Mechanical small bowel obstruction (SBO) is a common condition requiring hospital admission. A surgeon has to decide which patients will develop a complete strangulating obstruction and operate on them in a timely fashion to prevent the morbidity of bowel perforation and/or bowel resection. Diagnostic fluoroscopic studies using enteric contrast can opacify the small bowel and help not only to delineate the point and degree of obstruction, but also determine whether the contrast media traverses the obstruction and makes its way to the colon. The use of Gastrografin (GG) a hyperosmolar oral contrast agent can be both diagnostic and may have therapeutic potential. While several RCTs and a few meta-analyses on the use of GG in SBO have been published, there is no consensus regarding type of hyperosmolar contrast, timing of contrast administration, timing of follow-up radiographs and its utility in preventing operations for SBO.
This was an EAST-sponsored multi-institutional trail conducted at 14 hospitals. It was a prospective, observational, non-randomized study comparing standardized adhesive SBO treatment protocols with and without the use of GG challenge. The selection of SBO treatment algorithm (GG-protocol vs. non-GG protocol) was left to the discretion of the surgeon. They excluded SBO patient with obvious peritonitis, internal or external herniae, abdomino-pelvic malignancy, previous abdominal operation within 6 weeks, hypotension/sepsis, closed loop obstruction, pneumatosis intestinalis or presence of portal venous gas. 316 patients with a mean age of 58 +/- 18 years were enrolled. There were 173 in the GG group and 143 in the non-GG cohort. The groups had similar characteristics except for a lower rate of mesenteric edema on CT scan in the GG-group. They applied area under the curve (AUROC) as well as logistic multivariable regression analysis and found that 118 (68%) passed the GG challenge and there was only a 20.8% rate of operative exploration in that cohort compared to 44.1% in the non-GG group. The GG group patients also had a decreased rate of bowel resection (6.9% vs. 21% p<0.0001), but longer median duration of time to surgical exploration (3 vs 2 days p=0.005). The rate of missed strangulating obstruction was also less in the GG group (0.6% vs 7.7% p<0.001). The GG group had an overall shorter hospital length of stay (LOS) by about 24 hours, and both groups had similar rate of complications (12.5% vs 17.9% p=0.22).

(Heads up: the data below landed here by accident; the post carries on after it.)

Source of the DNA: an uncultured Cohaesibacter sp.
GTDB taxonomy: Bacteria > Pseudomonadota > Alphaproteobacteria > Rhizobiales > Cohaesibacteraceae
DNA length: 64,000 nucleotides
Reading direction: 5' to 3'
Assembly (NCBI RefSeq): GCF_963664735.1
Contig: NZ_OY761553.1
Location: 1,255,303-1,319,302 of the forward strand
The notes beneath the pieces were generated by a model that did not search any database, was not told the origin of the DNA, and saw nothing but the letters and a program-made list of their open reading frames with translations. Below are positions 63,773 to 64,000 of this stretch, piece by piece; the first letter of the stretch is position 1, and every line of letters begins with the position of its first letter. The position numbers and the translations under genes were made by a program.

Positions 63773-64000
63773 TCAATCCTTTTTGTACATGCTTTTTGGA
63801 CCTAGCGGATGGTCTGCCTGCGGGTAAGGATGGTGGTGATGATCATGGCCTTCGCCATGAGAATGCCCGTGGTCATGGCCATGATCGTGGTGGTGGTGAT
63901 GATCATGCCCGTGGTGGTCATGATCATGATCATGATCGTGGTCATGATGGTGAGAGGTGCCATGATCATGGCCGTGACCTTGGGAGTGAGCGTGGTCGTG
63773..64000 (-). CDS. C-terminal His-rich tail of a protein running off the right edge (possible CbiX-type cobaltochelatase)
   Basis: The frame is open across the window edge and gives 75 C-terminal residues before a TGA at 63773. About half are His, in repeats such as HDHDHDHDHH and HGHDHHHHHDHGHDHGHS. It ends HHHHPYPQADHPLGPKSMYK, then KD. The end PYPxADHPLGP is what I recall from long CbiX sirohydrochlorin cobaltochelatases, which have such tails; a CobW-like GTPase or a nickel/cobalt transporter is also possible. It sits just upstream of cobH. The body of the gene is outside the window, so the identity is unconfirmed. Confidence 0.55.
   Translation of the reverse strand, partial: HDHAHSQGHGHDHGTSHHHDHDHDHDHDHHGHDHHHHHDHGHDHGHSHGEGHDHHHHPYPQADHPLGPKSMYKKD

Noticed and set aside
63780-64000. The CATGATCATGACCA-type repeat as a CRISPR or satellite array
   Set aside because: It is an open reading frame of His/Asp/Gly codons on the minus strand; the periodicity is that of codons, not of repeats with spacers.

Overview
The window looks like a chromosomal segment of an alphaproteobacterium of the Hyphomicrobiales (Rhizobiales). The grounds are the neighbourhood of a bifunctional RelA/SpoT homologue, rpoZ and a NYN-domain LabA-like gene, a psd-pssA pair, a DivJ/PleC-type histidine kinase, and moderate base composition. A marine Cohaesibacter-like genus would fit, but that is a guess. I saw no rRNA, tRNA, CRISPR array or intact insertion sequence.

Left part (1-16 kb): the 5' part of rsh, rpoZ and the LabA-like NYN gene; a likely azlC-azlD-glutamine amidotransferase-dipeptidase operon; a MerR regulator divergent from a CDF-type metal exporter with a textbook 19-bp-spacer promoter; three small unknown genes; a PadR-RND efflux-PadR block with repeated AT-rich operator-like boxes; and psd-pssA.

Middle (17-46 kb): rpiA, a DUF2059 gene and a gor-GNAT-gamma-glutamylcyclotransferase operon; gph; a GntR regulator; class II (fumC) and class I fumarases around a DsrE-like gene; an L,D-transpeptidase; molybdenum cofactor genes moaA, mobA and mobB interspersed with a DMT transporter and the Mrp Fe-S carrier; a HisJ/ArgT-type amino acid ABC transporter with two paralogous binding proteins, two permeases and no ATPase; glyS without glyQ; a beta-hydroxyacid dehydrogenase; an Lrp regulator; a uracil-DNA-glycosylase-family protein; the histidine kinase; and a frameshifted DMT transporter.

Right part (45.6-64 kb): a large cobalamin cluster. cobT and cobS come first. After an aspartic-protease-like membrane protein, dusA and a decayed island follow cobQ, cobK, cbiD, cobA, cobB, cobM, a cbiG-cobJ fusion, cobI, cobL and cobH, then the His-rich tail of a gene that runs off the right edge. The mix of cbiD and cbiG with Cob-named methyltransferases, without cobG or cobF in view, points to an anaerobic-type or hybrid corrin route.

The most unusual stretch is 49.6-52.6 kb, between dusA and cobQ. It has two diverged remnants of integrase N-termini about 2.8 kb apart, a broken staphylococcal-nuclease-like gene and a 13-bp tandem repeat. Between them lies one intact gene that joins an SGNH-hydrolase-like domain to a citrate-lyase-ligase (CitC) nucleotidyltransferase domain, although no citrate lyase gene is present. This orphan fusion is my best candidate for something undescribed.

The limitations of this study include lack of randomization and blinding and the clinical proclivity of the surgeon to forgo the GG challenge and essentially enroll the patient in the non-GG arm, also three of the institutions did not have GG availability and defaulted to the non-GG protocol group. There was also a higher incidence of mesenteric edema on CT scan in the non-GG group perhaps contributing to their higher operative rate. Nevertheless, this is a large study to explicate on this frequent diagnostic dilemma for a surgeon and it provides evidence and proof of concept that using a standardized Gastrografin administration protocol can reduce the number of operations for SBO without an increase in complications.